9. When in doubt, drink water.

We in Melbourne are especially lucky to have some of the best water in the world so we really have no excuse.  While previous guidelines have always been 8 oz or 250 ml per 24 hours, recent publications have suggested that there’s no clear guidelines because the needed amount is variable based on your level of exercise, where you live, pregnancy/breast-feeding, etc.  Bottom line: stay hydrated, drink water and eat vegetables and fruit with high water content like watermelons and tomatoes.

10. Take time to enjoy your food.

A meal-on-the-go is unavoidable sometimes.  But every once in awhile it feels nice to sit down and enjoy a meal instead of inhaling your food and running out the door or munching on “Macker’s ” in the car.  Making time for a meal is important.  It’s good to savor each bite, appreciate the food we’ve been given, and spend time with family and friends.  Life is unquestionably full-on but I don’t believe there’s anyone who can’t find time to sit down for a bit to enjoy a meal.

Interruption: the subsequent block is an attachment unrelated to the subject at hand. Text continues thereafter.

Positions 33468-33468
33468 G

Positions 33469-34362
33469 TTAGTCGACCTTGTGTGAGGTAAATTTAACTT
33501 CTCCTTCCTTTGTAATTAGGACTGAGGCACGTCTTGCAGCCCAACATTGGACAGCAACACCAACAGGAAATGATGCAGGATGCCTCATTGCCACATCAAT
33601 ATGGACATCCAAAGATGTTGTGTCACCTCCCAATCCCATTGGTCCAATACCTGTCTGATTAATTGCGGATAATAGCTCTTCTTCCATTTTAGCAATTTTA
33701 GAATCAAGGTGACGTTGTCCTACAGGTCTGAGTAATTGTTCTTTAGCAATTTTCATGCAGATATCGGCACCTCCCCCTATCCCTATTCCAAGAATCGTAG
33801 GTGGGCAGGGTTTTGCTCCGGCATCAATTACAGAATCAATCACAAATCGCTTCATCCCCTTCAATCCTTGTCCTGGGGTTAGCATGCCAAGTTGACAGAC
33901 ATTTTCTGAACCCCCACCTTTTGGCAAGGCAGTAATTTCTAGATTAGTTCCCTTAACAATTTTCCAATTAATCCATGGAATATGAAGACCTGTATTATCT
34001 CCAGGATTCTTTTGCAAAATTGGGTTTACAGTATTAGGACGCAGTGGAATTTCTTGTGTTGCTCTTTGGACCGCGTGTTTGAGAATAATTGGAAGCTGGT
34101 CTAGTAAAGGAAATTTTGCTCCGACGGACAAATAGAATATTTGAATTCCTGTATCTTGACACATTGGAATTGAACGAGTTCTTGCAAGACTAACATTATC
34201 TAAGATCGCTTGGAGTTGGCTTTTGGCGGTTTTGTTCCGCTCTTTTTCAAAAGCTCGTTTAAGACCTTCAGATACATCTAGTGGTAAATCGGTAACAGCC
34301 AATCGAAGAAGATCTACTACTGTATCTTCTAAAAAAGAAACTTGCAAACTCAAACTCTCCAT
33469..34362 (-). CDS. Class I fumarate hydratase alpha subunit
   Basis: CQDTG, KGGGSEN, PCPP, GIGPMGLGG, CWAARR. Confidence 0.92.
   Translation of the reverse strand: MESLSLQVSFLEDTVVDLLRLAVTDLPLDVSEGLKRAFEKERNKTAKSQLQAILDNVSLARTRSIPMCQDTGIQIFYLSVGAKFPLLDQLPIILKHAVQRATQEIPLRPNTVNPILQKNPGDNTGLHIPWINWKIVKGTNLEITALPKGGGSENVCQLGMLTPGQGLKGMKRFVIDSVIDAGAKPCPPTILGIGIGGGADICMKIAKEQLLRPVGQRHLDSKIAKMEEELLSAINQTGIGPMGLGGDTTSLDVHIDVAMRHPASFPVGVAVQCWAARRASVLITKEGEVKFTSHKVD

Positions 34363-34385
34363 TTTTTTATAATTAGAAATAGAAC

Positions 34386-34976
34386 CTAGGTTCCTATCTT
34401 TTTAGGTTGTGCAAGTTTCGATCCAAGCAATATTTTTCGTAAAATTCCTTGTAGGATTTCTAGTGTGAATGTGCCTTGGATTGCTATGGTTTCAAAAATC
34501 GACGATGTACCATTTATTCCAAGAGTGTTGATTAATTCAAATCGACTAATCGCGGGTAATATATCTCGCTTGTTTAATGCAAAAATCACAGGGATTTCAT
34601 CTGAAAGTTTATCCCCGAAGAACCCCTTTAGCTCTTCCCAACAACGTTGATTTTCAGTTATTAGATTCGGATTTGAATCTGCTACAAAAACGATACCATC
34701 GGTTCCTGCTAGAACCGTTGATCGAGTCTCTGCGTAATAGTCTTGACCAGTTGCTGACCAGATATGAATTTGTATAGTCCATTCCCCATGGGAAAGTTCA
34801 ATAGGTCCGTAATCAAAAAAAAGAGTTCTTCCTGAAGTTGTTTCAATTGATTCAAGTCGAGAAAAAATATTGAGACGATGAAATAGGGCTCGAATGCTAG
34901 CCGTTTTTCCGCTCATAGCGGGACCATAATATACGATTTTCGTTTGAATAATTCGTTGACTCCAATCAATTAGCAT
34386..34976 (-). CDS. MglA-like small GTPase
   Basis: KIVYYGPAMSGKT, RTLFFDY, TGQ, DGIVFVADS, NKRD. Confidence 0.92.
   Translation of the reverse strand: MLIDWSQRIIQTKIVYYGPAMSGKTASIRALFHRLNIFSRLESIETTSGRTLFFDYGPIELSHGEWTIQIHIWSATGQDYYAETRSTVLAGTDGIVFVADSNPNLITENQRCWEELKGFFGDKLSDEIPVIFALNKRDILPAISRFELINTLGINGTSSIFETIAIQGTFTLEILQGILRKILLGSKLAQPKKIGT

So, will you try one of these resolutions?  If not, what are some of your New Year’s Resolutions?  Happy New Years to everyone!  Here’s to a a yummy and healthy 2012.

5 comments on “10 New Year’s Food Resolutions for 2012

  1. Pingback: Food and Tips for a Happy New Year! | The Cream Blog

  2. Great resolutions!! I love having plain greek yogurt with a little Kashi Go Lean Crunch and a drizzle of honey for breakfast. Sometimes I even add berries or flax.

    Happy 2012!

    ; )

    • @Jen, sounds yummy. I haven’t experimented much with flax but it sounds like it’s a must-try. Thanks for stopping by. :) Laura

  3. For sure the top New Year’s resolution every year is to lose weight and get into shape…we all feel the same way after the Christmas celebrations!

    To help my fellow bloggers sticking to their diet related New Year’s resolutions, I’m currently running a giveaway (open to aussies) on my blog to win a copy of bestseller: “French Women Don’t Get Fat”.

    Not sure if you have read this book or will be interested but feel free to visit me for a chance to win!